Pitted in a tough group which includes Wales and Fiji, coming off a Bledisloe Cup series which went from sublime to pitiful, and not favoured to go all the way at the World Cup?
The 2019 edition sounds an awful lot like a re-write of the script leading up to the last tournament for the Wallabies. If they have a repeat of 2015, Japan 2019 will be considered a success for Michael Cheika’s men.
Wallabies Rugby World Cup squad
Allan Alaalatoa, Rory Arnold, Adam Coleman, Jack Dempsey, Folau Fainga’a, Michael Hooper (c), Sekope Kepu, Tolu Latu, Isi Naisarani, David Pocock, Izack Rodda, Lukhan Salakaia-Loto, Rob Simmons, Scott Sio, James Slipper, Taniela Tupou, Jordan Uelese.
Adam Ashley-Cooper, Kurtley Beale, Bernard Foley, Will Genia, Dane Haylett-Petty, Reece Hodge, Samu Kerevi (vc), Marika Koroibete, Tevita Kuridrani, Christian Lealiifano, James O’Connor, Jordan Petaia, Matt Toomua, Nic White.
There weren’t too many surprises in the 31-man squad, Cheika largely sticking with the group who were used for the Rugby Championship and Bledisloe Cup.
Uncapped youngster Jordan Petaia is the one bolter, with Dane Haylett-Petty edging Tom Banks for the last outside back spot. There are only two halfbacks – Nic White and Will Genia – and there wasn’t any room for the experienced Tatafu Polota-Nau despite three hookers being taken to Japan.
It’s easy to forget this Wallabies side put 47 points – and six tries – on the All Blacks just last month, proof that when the attack clicks, Australia have the attacking talent to match anyone.
Nic White’s play out of scrumhalf has been exceptional since his move back from Exeter, and if David Pocock is fit, Cheika has an elite pilferer – and proven World Cup performer – at his disposal.
The set-piece also looms as a real strength for the Wallabies, particularly the lineout and accompanying rolling maul (yet another similarity to 2015).
A few weeks ago, you’d have the scrum listed as a definite strength – it was excellent in the side’s two Rugby Championship wins this year. But it was exposed in Bledisloe 2 and even had some shaky moments against Samoa last weekend, so how it holds up against the European scrummaging power of Wales in the pool stage and potentially England in the quarter-finals will be crucial.
It’s no surprise that the bulk of the tight five will be made up of Brumbies, after the Canberrans were dominant up front in their run to the Super Rugby semi-finals.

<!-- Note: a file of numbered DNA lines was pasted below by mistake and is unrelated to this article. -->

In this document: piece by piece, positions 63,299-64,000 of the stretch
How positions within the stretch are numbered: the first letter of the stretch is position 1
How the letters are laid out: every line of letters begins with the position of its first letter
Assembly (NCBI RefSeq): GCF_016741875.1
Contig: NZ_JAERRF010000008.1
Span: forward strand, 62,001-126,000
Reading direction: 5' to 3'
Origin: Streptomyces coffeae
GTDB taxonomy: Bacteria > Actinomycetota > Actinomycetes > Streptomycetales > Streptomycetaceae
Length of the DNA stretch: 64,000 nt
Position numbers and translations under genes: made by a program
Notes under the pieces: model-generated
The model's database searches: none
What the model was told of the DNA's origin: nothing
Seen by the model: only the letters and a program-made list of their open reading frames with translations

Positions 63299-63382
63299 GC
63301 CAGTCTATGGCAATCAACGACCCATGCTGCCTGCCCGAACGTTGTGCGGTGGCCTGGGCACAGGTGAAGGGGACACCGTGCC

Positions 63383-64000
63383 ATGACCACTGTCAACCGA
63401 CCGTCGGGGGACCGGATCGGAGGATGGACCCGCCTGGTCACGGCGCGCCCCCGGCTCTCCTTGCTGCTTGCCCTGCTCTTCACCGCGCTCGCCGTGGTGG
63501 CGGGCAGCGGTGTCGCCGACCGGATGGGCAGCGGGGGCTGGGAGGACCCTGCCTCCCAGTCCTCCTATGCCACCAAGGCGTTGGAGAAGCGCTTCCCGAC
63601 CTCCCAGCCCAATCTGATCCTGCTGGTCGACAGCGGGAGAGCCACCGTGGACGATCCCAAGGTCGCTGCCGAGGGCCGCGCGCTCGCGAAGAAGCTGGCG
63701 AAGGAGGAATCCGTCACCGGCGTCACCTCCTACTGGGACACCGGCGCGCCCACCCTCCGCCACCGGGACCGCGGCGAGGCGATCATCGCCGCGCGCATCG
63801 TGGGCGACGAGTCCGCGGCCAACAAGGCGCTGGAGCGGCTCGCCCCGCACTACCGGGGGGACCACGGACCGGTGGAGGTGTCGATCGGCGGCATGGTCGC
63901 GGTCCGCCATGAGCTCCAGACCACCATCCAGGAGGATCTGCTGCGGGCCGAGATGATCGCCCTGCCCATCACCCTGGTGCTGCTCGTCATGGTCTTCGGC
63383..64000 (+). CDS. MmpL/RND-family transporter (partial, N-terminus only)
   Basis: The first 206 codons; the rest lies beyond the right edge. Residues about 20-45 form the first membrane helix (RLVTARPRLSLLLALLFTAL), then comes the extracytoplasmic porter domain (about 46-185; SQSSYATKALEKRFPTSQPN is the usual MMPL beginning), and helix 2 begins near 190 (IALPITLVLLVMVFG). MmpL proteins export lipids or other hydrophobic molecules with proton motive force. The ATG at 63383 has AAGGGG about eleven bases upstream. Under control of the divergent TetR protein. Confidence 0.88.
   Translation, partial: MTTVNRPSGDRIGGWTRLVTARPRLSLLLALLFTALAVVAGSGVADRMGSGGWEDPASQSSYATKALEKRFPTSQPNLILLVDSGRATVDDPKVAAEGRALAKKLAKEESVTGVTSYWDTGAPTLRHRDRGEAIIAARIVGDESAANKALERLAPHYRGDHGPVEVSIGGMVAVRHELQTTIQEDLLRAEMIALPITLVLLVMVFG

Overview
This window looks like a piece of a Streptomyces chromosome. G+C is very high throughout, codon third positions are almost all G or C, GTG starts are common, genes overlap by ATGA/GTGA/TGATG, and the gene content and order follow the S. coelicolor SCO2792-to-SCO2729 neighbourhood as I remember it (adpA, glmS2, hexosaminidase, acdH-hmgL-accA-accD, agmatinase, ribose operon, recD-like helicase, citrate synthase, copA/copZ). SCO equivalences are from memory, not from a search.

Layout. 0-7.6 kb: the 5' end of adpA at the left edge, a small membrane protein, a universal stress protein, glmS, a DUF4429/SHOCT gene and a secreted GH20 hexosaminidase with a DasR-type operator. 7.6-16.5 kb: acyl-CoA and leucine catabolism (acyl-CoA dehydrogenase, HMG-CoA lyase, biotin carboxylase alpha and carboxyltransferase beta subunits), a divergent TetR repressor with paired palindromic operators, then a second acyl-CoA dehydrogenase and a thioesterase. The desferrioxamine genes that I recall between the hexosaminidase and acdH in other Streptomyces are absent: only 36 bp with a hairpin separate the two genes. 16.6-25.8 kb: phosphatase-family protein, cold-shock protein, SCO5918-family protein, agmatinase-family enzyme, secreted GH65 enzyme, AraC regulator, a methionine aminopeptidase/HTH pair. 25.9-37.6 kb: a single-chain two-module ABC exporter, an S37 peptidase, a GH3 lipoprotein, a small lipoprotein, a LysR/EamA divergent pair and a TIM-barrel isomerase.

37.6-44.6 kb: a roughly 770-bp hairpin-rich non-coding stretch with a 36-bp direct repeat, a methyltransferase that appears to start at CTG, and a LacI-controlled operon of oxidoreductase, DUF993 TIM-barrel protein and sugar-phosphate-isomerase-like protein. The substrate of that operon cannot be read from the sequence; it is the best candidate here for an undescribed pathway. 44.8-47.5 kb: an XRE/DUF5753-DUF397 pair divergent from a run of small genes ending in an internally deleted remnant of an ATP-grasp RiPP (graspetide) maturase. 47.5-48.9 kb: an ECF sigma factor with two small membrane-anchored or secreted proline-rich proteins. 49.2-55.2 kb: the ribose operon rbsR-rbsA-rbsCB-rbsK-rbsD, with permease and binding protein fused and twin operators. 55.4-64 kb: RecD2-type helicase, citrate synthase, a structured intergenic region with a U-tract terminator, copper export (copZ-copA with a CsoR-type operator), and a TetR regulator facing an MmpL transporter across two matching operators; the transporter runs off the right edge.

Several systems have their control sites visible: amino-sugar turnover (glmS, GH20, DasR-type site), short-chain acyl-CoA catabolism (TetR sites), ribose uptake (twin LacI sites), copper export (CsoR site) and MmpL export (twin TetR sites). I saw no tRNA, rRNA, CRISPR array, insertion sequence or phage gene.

Aside from the Bledisloe 1 win, the Wallabies attack actually hasn’t been that good this year – they only scored three tries in their two other Rugby Championship Tests and were held scoreless by the All Blacks at Eden Park. The potential is clearly there, but will it be unlocked consistently enough for a deep tournament run?
There are concerns over the depth – and, indeed, first-choice selections – in a couple of areas.
Lukhan Salakaia-Loto lacks the mobility and breakdown impact which Scott Fardy brought so well to the no.6 jersey back in 2015, but there aren’t a lot of alternatives in the squad. Jack Dempsey is a more natural flanker than Salakaia-Loto but played number 8 against Samoa last weekend. There’s a chance Pocock could be asked to play a second straight World Cup out of position if Cheika feels the need to change up his blindside approach.
The back-three options, too, are questionable.
Kurtley Beale’s inconsistency leaves him best suited to an impact role off the bench rather than starting at fullback, but with Tom Banks left out and Dane Haylett-Petty the only genuine 15 in the squad – despite starting his only two Tests of the year so far on the wing – the Waratah is clearly the preferred option at the back.
Marika Koroibete has enjoyed his best year for the Wallabies so far, but picking him and Reece Hodge on the wings and Beale at fullback would see Australia with a trio which is slow in open play and weak against the high ball.
The best measure of a player’s value to a team is how the side performs in their absence. If you follow that line of thinking, Arnold is Australia’s most important player; it’s no coincidence the Wallabies’ Bledisloe 2 loss came with him out injured.
The big back-rower was superb all year for the Brumbies as they topped the Australian conference and made it to the semi-finals. He was also consistently among the best of the men wearing gold throughout the Rugby Championship.
Arnold is excellent in the lineout both in attack and defence, his ability to disrupt opposition mauls particularly noteworthy. He also makes his presence felt around the breakdown and in general play, and is more capable of laying on a deft pass than you’d typically expect from a bloke standing closer to seven foot than six.
Headed overseas once the World Cup is over, a standout stint in Japan from the 29-year-old could both catapult the Wallabies into genuine contention and make his departure that little bit less disappointing.
There are six teams who are capable of leaving Japan as world champions. The Wallabies are the first of those we’ve covered in our preview series, and they do deserve to be in that group.
Any side which defeats the All Blacks so convincingly is clearly capable of beating anyone on their day. Doing it consistently over the course of a tournament is a far tougher task than putting together one very good performance against 14 men, though.
World Cup-winning coach Bob Dwyer claimed you need five players who’d make a World XV to hold the Web Ellis Cup. That bodes poorly for Australia.
The Wallabies have some who’d be in the discussion for such a side. Arnold is one, Samu Kerevi another, Pocock would be if fit, and White’s the only halfback I can remember seeing clearly out-play Aaron Smith in a recent Test.
But overall, they lack the volume of world-class players to make it all the way in Japan. We have them finishing second in the group behind Wales, then falling to England in the quarters.